The premiere of a historic Grand Prix at Most was a success

15.05.2017 10:28

The Most motor-racing circuit has been through its premiere of a Historic Grand Prix. Judging from the response of the drivers, support team members and mainly the spectators, the weekend programme has been more than a success. It was also helped by warm and sunny weather. Despite occasional rain on Saturday and Sunday, there was no threat to the running of the particular races or the varied supporting programme.

“We’re glad that people have found their way to Autodrom. The fans have proved that they are very interested in magnificent historic machines that are just as good as the current specially designed machines on the track in terms of power and speed. The spectators have shown that we had made moves in the right direction extending the racing calendar. We are delighted and believe that there will be even a more numerous attendance next year,” said Jana Svobodová, the AUTODROM MOST Business and Marketing Manager, evaluating the successful weekend.

Although it is mostly not welcome, the rain made the races on the track more dramatic from the point of view of motor sport fans. Press photographers, on their part, savoured their moments of taking impressive pictures featuring mantles of water spray. Neither did the vagaries of the weather trouble the other visitors. “It’s true that the rain took us by surprise but luckily it wasn’t long before it stopped. At least, we’ve found that apart from motor sport experiences, Autodrom offers a number of useful accessories. We wrung our boys’ wet shirts and bought new ones with the Autodrom logos printed on them. And on top of that, two sweatshirts,” said a nice woman, forty-three years old Jitka from Most, explaining how she solved the unexpected situation without difficulty. She arrived at Autodrom together with her husband and son and her female friend’s child.

Whereas there were just some light showers washing the Autodrom race track on Saturday, sheets of torrential rain fell from the sky before noon on Sunday. They affected the race of open-wheel cars that used to appear in the Grands Prix until 1960. Their drivers became heroes all of a sudden. In fact, an overwhelming majority of spectators expected the stewards to suspend the race or drivers themselves to give up. None of that happened, however. Spanish driver Guillermo Fierro in a 1954 Maserati 250F 2523 repeated his victory from the first race held on Saturday. This way, he showed that he is equally good on both dry and wet surfaces.

Peter Horsman of Great Britain, too, achieved a double win in his Lotus 18/21 P1 also emerging triumphant from the two races on Saturday and Sunday. This time, the fancied Brabham BT7 driven by American James King trailed the winner only by six tens of a second and rejoiced over the runner-up spot after technical problems had knocked him down to seventh place on Saturday.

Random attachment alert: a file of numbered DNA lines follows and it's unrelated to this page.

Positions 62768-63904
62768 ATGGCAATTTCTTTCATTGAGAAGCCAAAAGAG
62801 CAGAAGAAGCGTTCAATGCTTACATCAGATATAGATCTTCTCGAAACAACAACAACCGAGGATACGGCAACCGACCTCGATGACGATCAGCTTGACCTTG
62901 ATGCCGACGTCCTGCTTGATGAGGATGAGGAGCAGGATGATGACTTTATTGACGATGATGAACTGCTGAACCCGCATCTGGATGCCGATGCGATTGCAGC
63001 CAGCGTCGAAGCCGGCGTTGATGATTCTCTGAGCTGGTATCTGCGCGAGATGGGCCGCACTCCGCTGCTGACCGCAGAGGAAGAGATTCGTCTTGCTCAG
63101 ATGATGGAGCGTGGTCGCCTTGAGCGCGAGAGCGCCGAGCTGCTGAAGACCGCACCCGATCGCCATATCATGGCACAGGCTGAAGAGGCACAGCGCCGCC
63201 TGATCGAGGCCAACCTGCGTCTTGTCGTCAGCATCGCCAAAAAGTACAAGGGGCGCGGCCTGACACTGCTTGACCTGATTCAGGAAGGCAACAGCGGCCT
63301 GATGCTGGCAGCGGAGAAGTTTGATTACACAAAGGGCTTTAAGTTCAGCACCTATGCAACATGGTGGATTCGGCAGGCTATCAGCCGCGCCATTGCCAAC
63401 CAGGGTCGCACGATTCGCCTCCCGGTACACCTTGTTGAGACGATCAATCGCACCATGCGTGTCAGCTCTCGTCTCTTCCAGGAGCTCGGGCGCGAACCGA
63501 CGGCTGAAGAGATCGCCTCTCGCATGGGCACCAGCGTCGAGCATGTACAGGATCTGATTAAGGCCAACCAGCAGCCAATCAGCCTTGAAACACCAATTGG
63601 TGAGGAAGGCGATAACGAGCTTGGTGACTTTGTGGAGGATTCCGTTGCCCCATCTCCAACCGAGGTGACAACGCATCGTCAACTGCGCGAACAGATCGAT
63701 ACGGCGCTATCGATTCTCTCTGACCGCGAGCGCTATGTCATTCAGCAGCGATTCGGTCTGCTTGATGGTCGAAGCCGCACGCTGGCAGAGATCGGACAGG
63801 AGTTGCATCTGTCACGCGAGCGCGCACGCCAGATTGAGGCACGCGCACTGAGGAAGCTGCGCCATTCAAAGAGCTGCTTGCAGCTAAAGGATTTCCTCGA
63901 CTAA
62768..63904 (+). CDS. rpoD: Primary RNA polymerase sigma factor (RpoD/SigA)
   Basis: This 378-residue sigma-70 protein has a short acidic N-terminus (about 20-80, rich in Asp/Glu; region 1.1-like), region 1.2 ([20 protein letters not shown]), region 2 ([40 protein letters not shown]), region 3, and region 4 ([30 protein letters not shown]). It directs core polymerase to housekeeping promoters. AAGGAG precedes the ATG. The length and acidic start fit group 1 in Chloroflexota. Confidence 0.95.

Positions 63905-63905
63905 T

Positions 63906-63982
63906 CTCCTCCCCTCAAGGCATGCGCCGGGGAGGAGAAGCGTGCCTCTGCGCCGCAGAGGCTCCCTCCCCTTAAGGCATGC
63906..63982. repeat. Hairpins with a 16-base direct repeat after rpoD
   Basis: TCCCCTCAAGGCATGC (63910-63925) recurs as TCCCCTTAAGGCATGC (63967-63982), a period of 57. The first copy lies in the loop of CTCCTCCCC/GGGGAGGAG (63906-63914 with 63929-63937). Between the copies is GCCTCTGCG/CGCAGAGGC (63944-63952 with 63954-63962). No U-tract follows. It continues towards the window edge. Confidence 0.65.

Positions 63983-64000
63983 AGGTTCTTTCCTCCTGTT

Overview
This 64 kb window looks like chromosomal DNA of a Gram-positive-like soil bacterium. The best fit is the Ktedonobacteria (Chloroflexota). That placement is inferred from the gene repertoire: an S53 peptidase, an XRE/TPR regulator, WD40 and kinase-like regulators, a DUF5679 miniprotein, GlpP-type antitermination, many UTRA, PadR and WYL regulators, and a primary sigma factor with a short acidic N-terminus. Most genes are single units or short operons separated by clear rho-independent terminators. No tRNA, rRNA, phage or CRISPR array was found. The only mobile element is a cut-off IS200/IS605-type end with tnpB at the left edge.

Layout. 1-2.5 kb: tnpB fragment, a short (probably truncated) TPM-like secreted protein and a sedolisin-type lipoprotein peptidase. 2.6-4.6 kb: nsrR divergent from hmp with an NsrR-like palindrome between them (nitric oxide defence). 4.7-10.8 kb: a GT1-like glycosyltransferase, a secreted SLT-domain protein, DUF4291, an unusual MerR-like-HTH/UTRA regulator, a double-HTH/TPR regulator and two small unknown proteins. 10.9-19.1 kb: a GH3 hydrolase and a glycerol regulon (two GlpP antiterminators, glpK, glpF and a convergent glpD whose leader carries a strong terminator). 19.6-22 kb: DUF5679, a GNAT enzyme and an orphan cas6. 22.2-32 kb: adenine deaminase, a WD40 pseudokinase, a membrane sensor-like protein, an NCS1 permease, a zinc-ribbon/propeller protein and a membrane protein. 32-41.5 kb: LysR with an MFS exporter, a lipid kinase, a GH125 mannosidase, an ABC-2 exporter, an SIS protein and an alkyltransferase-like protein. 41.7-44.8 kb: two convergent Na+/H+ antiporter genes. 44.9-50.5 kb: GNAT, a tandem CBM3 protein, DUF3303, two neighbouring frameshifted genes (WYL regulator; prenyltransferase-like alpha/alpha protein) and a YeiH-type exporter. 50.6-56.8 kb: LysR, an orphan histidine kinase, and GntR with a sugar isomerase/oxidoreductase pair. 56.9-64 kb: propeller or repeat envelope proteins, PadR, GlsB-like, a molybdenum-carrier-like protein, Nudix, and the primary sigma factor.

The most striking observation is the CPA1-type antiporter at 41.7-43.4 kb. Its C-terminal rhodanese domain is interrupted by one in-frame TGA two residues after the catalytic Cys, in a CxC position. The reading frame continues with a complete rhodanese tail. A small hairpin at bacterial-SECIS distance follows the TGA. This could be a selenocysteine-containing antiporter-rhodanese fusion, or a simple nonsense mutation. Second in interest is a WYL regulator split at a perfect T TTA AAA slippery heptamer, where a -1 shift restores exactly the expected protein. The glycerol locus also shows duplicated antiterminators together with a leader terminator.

The FIA Lurani Trophy drivers battle for the European championship title in their Formula Junior series for cars from the 1950s and 1960s. During Saturday’s race, James Murray of Great Britain, driving a Lola Mk 5A, and Italian Manfredo Rossi di Montelera in a Lotus 22 delivered a breath-taking duel with the Italian trailing just one and a half seconds at the flag. On Sunday, Murray repeated his victory with another Briton, John Fyda, coming home second in his Brabham BT6.

Both the Saturday and Sunday race programmes culminated with battles between British Triumph Competition and British HTGT series Grand Turismo cars. These GT cars stood on the grid representing the famous MG, Morgan, Triumph, Jaguar and Lotus brands. Yannick Szczygiel of Germany in a Triumph TR4 was not defeated either in a thirty-minute race on Saturday or in a one-hour race on Sunday.

The Most Historic Grand Prix also included the Haigo ADAC series for single-seaters and touring cars involved in the former Eastern Bloc’s Peace and Friendship Cup, and a FAS AČR Czech Trophy regularity rally where the finishing order did not determine the outcome unlike the other events. In fact, local drivers in specially built works cars and individually constructed vehicles were supposed to set two identical times as far as possible in two measured laps.

The organisers were entertaining the spectators all day long. In addition to the adrenaline-pumping show on the track, the visitors of all generations really enjoyed an aerobatic show performed by Petr Kopfstein, a superb pilot and participant in the Red Bull Air Race Master Class world championship, as well as helicopter sightseeing flights, passenger rides in historic cars from the 1970s or an autograph-signing session with motor sport celebrities, and a stunt show performed by Martin Krátký, the best Czech stunt rider and a European champion in this discipline. In their own way, even the youngest visitors to the Autodrom motor-racing circuit enjoyed a number of attractions and prize competitions spending their time on the children’s traffic-drill playground as part of the Saturday programme.

Over the weekend, the Polygon training areas were occupied by close to 150 participants in a reunion of historic car owners. On both Saturday and Sunday, these enthusiasts displayed their beloved cars during a parade lap around Autodrom’s major circuit, which was a lovely culmination of the successful weekend event.


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